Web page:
We seem to assume that joy should be and that suffering should not, and so we search for consolation.
This “presumption against suffering” appears universally human, and it is, I suppose, natural and logical. Physiologically speaking, pain signals disorder—it is a warning of trouble and demands action to be eliminated to bring the body back into homeostasis. It should not be. The same goes for other symptoms we deem to be “suffering”: nausea, itching, fatigue, hunger, thirst, malaise…
We humans are bodied creatures, arguably first and foremost so, and certainly most concretely so. It is our most accessible, palpable, understandable frame of reference—the starting point for self-reflection and identity-formulation we’ve used since the times before abstract thought developed a vocabulary. It is only natural that we extend our ideas of how we operate to our ideas of how the universe operates, parallel how we should be with how the universe should be. It is only natural that we have built our most basic understanding of the spiritual (once the concept of the spiritual manifested itself), of the social, and of the metaphysical on the bedrock of the physical. Our continuously and torturously created binary of right and wrong is essentially congruous to our ready-made binary of healthy and unhealthy.
What I think this means, however, is that all or nearly all exploration by humankind of its existence and its world—its origin, meaning, method, and purpose—stems from a common presumption (a bias, if you will) and shares a common impetus. One might even say we have a prejudice toward the universe because we look around and see it as it is: containing suffering. And we think that it is wrong. Disordered. Ill. Some call it “sin.” Others, “injustice” or “the problem of evil.” Yet third, “imperfection.” Terms abound. We look at the universe and think that it is not as it should be. Because it hurts. And we search for consolation.
Every religion of the world in its inception and its core beliefs and rituals has been a quest for consolation. Consolation comes in the guise of an all-powerful God who meant all to be perfect, will make it all perfect, and in the meantime leads us through the darkness by the hand. Or in the guise of the anthropomorphic gods who face the same problems as we do but on a bigger scale and who take our sides. It comes in the promise of a long path of a transmigrating soul that learns its lessons and is dealt its justice until we get it right. In a moral certainty of divine law. In a heavenly afterlife, a reward for earthly suffering. In a scapegoat that carries away sin, in a totem that takes away danger and terror, in a lifelong training for serene detachment from the false idea that the universe is real—because once the profound emptiness that underlies the scurryings of the world is realized, the world will flicker off into non-existence, suffering and all. That’s right. When the Buddha came to understand that suffering was truly inherent in life, he brought forth a tradition that declared existence itself to be a mistake.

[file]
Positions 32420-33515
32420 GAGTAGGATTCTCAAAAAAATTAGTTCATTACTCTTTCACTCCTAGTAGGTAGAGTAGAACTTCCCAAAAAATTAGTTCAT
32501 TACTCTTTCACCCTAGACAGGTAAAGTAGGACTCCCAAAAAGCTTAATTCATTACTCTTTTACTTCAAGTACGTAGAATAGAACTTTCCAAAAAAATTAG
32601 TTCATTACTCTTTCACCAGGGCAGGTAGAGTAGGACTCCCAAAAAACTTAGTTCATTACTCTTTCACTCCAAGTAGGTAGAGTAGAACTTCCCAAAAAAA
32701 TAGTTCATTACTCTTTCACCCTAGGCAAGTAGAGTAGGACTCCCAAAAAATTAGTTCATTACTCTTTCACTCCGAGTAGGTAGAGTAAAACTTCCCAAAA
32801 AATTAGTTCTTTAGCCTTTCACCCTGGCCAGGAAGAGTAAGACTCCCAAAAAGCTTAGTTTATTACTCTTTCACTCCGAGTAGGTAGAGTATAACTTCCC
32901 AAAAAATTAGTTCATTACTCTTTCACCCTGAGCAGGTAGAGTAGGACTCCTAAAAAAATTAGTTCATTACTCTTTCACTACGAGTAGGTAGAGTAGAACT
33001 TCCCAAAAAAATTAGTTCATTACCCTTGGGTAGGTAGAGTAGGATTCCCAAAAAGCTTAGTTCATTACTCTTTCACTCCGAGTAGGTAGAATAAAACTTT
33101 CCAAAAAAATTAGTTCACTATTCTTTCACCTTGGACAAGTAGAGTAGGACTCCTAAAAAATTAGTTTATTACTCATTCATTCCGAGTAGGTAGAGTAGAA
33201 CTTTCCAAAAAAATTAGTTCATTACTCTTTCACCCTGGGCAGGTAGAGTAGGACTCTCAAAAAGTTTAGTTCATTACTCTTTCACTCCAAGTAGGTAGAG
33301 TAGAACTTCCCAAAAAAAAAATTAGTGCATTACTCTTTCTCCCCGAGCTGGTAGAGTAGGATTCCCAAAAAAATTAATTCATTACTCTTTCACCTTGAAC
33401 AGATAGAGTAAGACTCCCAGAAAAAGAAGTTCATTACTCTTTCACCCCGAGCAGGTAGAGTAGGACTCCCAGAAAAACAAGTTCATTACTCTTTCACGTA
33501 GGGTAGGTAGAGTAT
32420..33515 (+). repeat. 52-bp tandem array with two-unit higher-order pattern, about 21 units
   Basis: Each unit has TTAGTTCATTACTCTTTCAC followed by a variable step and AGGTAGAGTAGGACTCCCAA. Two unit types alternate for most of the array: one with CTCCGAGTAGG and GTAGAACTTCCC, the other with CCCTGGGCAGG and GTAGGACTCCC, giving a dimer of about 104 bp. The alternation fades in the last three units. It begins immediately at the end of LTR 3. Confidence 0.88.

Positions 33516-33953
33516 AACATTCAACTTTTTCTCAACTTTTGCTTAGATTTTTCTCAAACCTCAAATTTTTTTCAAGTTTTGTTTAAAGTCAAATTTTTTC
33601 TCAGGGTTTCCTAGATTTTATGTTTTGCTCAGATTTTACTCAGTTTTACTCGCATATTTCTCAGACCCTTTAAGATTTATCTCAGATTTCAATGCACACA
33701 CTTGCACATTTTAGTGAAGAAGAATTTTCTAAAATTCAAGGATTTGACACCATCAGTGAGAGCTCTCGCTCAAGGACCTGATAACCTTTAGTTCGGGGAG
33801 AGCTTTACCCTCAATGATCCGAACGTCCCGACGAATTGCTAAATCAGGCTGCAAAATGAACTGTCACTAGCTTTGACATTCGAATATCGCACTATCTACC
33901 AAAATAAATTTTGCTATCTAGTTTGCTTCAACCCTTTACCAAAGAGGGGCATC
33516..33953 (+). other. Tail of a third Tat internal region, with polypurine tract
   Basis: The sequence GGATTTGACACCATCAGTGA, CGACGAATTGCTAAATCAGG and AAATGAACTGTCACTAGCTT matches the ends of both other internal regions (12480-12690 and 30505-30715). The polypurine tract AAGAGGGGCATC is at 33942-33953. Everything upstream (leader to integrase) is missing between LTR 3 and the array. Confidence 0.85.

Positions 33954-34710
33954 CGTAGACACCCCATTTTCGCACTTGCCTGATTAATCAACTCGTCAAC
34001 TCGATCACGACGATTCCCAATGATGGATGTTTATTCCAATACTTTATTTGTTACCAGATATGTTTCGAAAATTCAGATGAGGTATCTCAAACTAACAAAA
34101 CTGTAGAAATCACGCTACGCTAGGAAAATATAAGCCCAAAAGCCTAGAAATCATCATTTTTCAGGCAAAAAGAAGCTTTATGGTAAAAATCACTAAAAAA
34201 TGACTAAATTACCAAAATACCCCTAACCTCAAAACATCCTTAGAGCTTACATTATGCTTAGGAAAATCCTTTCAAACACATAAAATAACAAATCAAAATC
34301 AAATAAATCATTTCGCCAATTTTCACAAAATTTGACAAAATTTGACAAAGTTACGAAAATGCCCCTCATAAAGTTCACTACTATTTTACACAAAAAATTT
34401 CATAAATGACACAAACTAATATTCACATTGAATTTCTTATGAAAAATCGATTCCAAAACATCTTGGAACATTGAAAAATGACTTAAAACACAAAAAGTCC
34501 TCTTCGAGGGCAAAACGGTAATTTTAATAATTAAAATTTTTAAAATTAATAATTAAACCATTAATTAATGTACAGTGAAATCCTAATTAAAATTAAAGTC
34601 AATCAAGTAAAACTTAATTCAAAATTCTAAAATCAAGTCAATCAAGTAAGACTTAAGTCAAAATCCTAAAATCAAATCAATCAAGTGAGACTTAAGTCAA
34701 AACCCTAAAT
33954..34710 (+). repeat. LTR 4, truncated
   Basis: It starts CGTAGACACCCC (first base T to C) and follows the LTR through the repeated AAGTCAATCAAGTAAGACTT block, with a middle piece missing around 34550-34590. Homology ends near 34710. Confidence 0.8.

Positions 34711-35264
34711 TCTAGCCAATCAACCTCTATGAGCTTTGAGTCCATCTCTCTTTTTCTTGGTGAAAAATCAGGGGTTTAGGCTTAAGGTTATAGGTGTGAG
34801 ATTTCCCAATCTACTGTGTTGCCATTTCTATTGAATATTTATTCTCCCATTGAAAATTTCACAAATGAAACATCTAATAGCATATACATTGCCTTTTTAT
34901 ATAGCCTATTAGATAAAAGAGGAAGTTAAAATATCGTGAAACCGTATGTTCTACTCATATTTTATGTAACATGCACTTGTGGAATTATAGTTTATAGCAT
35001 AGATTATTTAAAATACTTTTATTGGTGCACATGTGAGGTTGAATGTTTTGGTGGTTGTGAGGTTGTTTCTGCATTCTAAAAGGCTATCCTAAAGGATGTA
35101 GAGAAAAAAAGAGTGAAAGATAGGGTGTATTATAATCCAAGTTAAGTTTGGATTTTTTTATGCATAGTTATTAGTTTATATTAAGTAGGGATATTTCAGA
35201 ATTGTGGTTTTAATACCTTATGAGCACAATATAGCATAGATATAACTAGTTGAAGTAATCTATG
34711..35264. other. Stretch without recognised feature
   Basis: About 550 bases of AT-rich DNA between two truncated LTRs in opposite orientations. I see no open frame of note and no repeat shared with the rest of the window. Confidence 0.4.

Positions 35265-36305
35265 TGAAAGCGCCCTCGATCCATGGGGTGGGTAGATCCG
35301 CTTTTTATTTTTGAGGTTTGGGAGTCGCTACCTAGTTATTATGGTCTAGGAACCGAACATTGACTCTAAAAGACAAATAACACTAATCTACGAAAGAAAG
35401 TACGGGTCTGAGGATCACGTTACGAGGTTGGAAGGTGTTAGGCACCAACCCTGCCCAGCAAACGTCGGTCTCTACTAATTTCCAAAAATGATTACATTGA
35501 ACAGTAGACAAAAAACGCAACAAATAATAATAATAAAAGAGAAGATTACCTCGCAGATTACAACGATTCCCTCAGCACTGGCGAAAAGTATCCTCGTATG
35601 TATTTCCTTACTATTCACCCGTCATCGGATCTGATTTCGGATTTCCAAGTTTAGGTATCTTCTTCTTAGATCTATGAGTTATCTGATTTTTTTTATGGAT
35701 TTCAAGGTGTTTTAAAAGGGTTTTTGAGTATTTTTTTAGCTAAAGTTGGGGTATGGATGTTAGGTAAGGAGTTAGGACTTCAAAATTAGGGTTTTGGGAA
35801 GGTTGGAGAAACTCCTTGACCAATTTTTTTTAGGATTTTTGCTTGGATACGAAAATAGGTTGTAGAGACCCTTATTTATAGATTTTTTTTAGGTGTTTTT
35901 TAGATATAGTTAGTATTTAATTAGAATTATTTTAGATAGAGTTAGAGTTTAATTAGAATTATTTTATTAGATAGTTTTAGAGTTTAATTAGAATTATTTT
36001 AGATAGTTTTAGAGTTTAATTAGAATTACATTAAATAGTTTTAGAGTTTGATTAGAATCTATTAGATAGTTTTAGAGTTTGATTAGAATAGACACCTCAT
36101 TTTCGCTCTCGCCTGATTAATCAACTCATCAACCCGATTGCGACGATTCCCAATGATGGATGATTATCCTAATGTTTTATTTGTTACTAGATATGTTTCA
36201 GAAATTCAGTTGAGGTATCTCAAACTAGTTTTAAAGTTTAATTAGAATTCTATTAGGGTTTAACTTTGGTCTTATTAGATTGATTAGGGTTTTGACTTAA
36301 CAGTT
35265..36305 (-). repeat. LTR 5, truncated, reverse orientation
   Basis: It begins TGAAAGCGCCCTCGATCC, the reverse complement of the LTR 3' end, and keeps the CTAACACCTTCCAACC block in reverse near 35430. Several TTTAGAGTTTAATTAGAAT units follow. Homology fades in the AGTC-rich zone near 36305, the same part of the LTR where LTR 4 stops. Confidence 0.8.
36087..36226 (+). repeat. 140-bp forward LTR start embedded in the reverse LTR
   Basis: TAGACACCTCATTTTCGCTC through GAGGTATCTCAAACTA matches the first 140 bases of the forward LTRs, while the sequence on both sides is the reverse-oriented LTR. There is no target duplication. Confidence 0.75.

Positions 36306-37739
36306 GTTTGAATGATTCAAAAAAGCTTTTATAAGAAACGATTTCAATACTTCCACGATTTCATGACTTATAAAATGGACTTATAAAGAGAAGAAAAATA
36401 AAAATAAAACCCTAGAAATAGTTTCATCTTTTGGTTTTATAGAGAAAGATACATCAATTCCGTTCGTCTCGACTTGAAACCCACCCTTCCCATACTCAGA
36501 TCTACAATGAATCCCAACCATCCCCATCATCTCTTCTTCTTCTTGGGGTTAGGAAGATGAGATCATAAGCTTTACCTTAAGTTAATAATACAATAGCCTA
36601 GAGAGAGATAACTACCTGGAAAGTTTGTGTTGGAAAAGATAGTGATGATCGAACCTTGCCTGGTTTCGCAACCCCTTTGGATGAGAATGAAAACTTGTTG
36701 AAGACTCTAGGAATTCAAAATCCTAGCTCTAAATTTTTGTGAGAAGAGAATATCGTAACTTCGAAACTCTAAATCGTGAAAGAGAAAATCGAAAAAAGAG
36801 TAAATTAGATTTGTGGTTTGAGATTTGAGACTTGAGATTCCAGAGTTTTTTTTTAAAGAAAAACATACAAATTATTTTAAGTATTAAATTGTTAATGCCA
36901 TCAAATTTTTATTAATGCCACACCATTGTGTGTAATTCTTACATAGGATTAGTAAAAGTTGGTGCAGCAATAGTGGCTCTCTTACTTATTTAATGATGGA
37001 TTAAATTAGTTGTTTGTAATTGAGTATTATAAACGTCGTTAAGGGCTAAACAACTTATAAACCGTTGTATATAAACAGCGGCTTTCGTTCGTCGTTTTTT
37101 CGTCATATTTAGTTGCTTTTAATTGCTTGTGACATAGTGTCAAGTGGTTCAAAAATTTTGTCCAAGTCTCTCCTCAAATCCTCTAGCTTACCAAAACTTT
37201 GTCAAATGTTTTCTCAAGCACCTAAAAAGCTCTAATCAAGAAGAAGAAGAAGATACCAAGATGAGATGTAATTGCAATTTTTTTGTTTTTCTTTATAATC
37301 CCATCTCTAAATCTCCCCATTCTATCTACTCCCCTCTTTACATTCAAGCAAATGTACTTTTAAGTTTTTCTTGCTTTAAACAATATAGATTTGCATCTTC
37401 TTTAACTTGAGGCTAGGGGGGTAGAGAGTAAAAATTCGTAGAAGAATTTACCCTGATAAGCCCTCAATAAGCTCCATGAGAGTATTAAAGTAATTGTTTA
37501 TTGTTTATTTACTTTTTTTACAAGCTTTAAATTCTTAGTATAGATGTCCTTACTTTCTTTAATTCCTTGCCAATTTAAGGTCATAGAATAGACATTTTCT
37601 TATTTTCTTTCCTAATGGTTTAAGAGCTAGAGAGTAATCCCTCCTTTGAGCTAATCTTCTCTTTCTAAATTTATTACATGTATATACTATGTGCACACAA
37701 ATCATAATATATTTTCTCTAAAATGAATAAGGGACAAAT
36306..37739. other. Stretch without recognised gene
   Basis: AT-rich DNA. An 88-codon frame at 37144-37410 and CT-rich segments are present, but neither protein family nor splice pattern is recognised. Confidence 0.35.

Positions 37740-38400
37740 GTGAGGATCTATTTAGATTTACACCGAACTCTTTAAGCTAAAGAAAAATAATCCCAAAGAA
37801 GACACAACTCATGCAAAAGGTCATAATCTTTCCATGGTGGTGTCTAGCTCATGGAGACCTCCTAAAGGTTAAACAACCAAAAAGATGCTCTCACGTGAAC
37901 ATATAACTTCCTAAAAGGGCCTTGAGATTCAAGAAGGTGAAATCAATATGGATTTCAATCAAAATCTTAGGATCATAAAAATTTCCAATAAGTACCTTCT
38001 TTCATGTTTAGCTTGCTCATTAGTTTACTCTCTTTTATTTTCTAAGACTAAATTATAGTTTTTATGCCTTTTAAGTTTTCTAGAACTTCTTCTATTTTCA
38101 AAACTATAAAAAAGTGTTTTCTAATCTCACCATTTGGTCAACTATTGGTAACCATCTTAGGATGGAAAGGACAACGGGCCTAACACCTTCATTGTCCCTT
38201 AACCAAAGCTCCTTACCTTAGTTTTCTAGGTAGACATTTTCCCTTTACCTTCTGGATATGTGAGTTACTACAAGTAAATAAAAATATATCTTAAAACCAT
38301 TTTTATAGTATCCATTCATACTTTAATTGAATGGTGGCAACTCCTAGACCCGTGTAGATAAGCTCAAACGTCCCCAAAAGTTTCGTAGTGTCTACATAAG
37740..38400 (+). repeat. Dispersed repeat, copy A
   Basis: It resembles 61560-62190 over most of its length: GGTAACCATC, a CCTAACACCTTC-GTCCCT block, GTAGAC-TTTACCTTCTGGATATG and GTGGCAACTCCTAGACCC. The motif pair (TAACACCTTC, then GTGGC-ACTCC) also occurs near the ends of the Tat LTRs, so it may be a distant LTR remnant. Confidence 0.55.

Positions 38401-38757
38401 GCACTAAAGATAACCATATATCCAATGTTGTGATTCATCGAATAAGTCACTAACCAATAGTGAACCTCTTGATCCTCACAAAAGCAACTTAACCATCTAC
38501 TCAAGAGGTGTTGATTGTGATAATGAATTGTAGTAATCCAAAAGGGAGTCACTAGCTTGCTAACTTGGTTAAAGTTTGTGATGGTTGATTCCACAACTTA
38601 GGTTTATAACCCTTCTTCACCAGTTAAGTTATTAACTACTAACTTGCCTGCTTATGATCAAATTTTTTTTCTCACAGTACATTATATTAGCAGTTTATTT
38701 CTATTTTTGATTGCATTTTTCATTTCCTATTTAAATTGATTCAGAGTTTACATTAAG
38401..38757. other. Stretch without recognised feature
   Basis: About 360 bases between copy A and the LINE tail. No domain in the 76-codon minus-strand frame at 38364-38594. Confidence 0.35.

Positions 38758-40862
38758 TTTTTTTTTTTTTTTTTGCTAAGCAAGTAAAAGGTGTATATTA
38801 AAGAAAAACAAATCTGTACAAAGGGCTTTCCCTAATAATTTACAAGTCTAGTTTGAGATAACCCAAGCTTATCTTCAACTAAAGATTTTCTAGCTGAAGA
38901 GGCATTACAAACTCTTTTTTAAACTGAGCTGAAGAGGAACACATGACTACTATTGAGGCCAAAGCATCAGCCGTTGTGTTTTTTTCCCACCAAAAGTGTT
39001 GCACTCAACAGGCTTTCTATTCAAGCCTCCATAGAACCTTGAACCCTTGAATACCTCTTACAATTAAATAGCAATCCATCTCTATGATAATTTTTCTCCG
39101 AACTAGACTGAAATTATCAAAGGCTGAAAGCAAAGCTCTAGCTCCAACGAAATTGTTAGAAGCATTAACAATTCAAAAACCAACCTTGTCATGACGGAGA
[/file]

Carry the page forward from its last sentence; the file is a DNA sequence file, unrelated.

We, humans—we simply refuse to accept that pain could be a normal condition. Is it because we are physically wired to think that it’s not?
Is it because that’s how the universe — or the ultimate cause that pours forth the universe — lets us know that it’s not?
This stance is certainly not unique to religious mentality. Secular philosophy too is a quest for consolation, and so is the pursuit of modern science. By figuring out the world, all of them, with their various methods and intermediary goals, ultimately are trying to achieve the same single end: reduce our suffering—physical pain, emotional, mental anguish, and the dark night of the soul—all rooted deeply in ignorance and separation. To explain so we can fix. To find our place in this grand reality so all things would fall into their proper places. To make us feel better. Because this seems to be one of our most basic, primordial, rudimentary axioms: Joy should be. Pain should not. A presumption against suffering.